That's the intereseting thing about riding , we are on an animal, with a mind of it's own. And when it comes to "steering", it isn't a machine that is literally made to go a certain direction. Rather, we use the reins and our legs and all to ask the horse to go in the direction we want. The horse has the choice to go along with our request, or ignore it. But, as you know, we must get obedience to our requests, so , yes, we must ask stronger.
Ask, tell, demand. First we kind of ask or suggest a turn, then we say "we are going right", then we say, "go right, now!". If you allow the horse to make those decisions himself, then he will make more and more decisions himslef and that could be frightening because you are on the back of a large animal that has no real connection to you. You then become a helpless passenger.
So, the long and the short of that, is that you DO have to be more assertive. It's good that you have a concern about not wanting to make the horse even harder in his mouth by hauling on the rein. But, unfortunately, you have to get him to respond and you will have to do whatever it takes.
YOu can either smack him, and I would , if he were just walking off in a direction that was in complete disobedience to my clear command. I would give him a smart little smack on the bum and when he jiumped, which he will, I'd reaffirm my command with the reins and get him mvoing forward again. Once you lose forward momentum it's harder to steer a horse. So sometimes, just get forward in any direction and then pick up the rein in the direction you want to go. Sometimes, if you get into a kind of tug of war, yoiu have to break things out of the deadlock.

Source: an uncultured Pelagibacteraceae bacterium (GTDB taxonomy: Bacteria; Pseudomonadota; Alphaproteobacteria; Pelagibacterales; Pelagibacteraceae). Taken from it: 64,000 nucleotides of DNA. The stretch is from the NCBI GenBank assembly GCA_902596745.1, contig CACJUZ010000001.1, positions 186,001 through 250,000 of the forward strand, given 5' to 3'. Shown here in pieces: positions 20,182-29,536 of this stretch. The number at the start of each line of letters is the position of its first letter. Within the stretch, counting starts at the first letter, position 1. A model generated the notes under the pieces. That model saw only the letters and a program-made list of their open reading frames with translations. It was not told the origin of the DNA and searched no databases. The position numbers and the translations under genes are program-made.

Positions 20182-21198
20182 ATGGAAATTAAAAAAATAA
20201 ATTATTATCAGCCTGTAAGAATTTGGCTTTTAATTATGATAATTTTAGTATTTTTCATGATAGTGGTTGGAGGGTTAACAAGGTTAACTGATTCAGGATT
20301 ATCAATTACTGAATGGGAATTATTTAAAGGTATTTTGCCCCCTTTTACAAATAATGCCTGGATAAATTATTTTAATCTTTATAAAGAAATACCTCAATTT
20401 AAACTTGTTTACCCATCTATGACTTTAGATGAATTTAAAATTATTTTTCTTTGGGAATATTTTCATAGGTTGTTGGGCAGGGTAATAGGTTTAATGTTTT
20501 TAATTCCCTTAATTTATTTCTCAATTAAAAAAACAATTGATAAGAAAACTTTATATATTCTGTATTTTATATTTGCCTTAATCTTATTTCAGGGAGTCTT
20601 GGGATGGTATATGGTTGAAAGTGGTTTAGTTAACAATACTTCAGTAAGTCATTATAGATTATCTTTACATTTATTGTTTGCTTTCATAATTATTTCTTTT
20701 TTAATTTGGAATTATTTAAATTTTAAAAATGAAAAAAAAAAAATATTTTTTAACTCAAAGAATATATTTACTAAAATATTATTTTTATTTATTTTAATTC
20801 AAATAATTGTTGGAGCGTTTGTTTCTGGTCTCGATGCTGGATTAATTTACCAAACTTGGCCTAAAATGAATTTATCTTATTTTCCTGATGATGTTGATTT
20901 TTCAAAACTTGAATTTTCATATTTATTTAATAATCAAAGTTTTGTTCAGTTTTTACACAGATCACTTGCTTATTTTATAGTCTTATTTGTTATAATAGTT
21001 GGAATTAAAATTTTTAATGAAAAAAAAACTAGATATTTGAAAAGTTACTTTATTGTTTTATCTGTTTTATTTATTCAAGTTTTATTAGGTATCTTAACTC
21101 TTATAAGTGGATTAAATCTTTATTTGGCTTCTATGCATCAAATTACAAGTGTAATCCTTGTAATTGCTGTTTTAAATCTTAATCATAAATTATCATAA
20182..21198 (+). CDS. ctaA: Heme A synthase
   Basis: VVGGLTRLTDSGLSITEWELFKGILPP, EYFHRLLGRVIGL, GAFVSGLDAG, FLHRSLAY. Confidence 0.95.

In fact, when it comes to pulling on the rein, if I pick up a rein, say to go right, and the hrose is like a dead weight on the end, I will lift the rein higher and put a matching pressure to the horse and ONE OUNCE MORE. If the horse pulls on the rein, I will meet his pull but not exactly. If I meet it, I keep us in the place of a stalemate. You must not stop in the stalemate. So, meet his pressure and one ounce more.
The trick to not making the horse a hard mouthed horse is that when he does finally give to your pressure, you reward him with a bit release of pressure. If you do this a lot, and are very fair and consistent, you will build in greater willingness on the horse's part to respond sooner and lighter to your rein pressure. But you have to be spot on about giving a release AFTER he gives. HOres must give first!
On a schoool horse it is a real challenge and unlikely that you can really retrain him. So, you must becomes more assertive. STronger and use the crop if necessary. Watch how the trainer does it, and mimic her assertiveness. Don't be scared of angering the horse. He'll get over it.